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rVotes is designed to unite faction groups under a common roof while not giving up any autonomy. rVotes’ precursor, VAN, was originally designed to coordinate the efforts of liberal faction groups that despised each other, but hated the RIGHT even more.  It is a proven platform for organizing and activating volunteers and grass roots efforts on a massive and scalable level, while at the same time, it is designed for the smallest of committees / groups. Consequently, rVotes’ IT architecture is ideally suited for allowing collaboration among the many distributed, autonomous Tea Party organizations.


State-wide deployment of rVotes is achieved by offering rVotes access to county level or below leaders for a very small fee, who become rVotes administrators. They, in turn, are able to add rVotes users to their group, dictating precisely what rVotes capabilities are passed onto these new users. These new users can, in turn, add new users under them, also dictating the rVotes capabilities to which these new users have access. Allowed user capabilities can be adjusted at any later time. In essence, the initial rVotes leader / administrator creates a downward cascading rVotes community which can seamlessly collaborate to pursue Neighborhood / Precinct Organizing tasks, such as door-to-door canvassing, volunteer phone banking, voter identification using common surveys, use of common scripts, and much more. All new voter information data obtained by this rVotes community through surveys can be added to the existing, publically available voter records information (from the Board of Election) already available in rVotes. Over time, enough new voter information will be obtained to allow effective, precise micro-targeting of voters.


For a state-wide deployment of rVotes access to county level or below leaders, it is advisable that someone in the state volunteers to serve as the sign-up coordinator to assure that only those abiding to the core principles of limited government, free markets, and individual liberties are given access. This person would perform the appropriate due diligence, but would not have any control or access to the respective rVotes county groups / committees that are created. Someone should also volunteer to provide in-person training, to complement the online training provided by rVotes personnel.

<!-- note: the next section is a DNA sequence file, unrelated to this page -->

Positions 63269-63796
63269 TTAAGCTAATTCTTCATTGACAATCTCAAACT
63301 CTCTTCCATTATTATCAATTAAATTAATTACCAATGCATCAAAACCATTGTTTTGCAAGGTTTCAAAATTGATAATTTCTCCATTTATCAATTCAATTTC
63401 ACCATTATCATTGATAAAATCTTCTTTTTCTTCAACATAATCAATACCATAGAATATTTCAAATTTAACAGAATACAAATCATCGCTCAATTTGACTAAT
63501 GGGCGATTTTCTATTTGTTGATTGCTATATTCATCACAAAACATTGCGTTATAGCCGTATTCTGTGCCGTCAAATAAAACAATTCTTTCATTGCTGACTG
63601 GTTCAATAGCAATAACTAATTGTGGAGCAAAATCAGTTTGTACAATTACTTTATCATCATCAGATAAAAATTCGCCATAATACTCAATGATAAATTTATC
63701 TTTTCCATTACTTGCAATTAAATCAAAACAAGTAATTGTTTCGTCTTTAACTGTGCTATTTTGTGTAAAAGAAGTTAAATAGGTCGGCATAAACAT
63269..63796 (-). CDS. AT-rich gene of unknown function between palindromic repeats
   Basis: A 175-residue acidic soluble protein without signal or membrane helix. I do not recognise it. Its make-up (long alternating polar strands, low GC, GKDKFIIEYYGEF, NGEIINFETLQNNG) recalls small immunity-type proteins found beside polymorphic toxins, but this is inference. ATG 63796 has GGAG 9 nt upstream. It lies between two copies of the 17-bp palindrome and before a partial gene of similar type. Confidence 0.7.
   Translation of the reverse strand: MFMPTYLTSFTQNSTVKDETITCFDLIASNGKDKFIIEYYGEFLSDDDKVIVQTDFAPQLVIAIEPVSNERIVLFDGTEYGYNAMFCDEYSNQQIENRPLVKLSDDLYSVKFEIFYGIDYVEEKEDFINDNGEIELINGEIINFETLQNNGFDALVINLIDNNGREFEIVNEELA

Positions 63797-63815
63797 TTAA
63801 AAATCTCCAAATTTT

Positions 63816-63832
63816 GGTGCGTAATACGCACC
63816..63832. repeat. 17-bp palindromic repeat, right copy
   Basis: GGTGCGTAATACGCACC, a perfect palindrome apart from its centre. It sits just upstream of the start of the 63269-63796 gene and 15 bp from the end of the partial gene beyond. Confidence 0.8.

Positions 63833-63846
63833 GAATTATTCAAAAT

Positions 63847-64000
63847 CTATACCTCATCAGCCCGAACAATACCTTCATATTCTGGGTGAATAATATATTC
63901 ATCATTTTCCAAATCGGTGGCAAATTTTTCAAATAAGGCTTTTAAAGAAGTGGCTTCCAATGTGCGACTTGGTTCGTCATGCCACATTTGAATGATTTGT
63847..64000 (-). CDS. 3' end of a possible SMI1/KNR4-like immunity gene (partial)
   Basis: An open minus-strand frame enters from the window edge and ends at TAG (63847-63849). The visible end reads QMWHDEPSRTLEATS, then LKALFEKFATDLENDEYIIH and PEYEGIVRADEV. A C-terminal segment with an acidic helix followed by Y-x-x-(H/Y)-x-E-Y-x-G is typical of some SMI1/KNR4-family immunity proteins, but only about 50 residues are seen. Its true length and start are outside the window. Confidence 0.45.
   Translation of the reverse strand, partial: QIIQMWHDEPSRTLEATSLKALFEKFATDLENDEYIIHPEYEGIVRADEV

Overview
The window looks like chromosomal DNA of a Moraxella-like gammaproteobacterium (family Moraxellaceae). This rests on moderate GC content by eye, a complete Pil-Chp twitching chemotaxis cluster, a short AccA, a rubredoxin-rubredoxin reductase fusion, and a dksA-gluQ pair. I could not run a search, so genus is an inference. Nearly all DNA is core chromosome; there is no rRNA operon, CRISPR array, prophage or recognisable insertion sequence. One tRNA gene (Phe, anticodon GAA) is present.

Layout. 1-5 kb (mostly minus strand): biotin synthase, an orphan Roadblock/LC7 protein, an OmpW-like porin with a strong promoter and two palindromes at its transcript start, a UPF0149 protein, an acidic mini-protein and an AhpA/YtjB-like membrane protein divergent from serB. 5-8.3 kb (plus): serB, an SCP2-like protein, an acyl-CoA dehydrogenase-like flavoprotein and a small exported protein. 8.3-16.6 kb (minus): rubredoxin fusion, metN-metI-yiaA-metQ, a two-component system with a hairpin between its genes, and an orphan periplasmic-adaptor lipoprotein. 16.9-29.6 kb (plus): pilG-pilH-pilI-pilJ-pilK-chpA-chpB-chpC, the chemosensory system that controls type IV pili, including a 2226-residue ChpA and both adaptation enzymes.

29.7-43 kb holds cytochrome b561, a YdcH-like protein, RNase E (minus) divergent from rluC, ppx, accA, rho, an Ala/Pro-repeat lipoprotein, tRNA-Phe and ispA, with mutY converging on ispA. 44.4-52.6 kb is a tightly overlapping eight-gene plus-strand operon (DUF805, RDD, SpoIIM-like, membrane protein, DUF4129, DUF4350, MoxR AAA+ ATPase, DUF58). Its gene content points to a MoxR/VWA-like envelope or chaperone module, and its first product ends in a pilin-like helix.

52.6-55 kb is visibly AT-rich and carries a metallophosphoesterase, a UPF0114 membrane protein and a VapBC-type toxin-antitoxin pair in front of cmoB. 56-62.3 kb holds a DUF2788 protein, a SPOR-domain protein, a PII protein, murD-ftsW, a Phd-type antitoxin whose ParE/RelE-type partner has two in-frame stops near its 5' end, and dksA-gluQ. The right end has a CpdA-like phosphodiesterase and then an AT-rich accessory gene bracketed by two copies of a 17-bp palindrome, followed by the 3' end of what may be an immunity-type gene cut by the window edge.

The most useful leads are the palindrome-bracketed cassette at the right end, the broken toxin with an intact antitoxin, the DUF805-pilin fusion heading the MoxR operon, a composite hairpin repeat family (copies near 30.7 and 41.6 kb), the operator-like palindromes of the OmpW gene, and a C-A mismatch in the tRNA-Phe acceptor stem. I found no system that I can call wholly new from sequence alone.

While county or below rVotes access is obtained for a very small fee, a modest monthly fee is paid by the largest, statewide and federal political organizations, campaigns, and PACs. For example, if a centralized coalition of “Tea Party/ 912” leaders exist; they could form an rVotes Leaders Committee and purchase a state-wide rVotes access license. This would allow this committee to collaborate with any other group within the state and agree to freely exchange, reciprocal newly obtained voter information. The central rVotes Leaders Committee can use this state-wide view of voter information for analyses, coordination, and strategy development. Not only could this type collaboration occur with any of the above mentioned county or below groups who obtained rVotes access, it can also include other like-minded organizations that have purchased a state-wide rVotes access license. For example, the centralized coalition of “Tea Party/ 912” leaders might want to freely exchange relevant voter information with state-wide social-conservative organizations, such as Right-To-Life, etc. Advantages of this decentralized collaboration and voter information/ data sharing are that the potential for misdeeds regarding the valuable voter information is minimized, since no one organization has ownership of all the state’s voter information data. Additionally, by assuring local county or below rVotes group / committee autonomy, the centralized coalition of “Tea Party/ 912” leaders group minimizes their exposure to electioneering accusations, given their likely 501c3 or 4 status.


To facilitate your state’s deployment of rVotes, we provide you with the following (just click on the links to view the PDF forms): 1) a sample rVotes deployment letter to state Tea Party/ 912 leaders, 2) an rVotes Access & How To Get Started Instructions guide, as used in Ohio’s July, 2011 rVotes deployment, and 3) a guide for loading phone numbers into rVotes.

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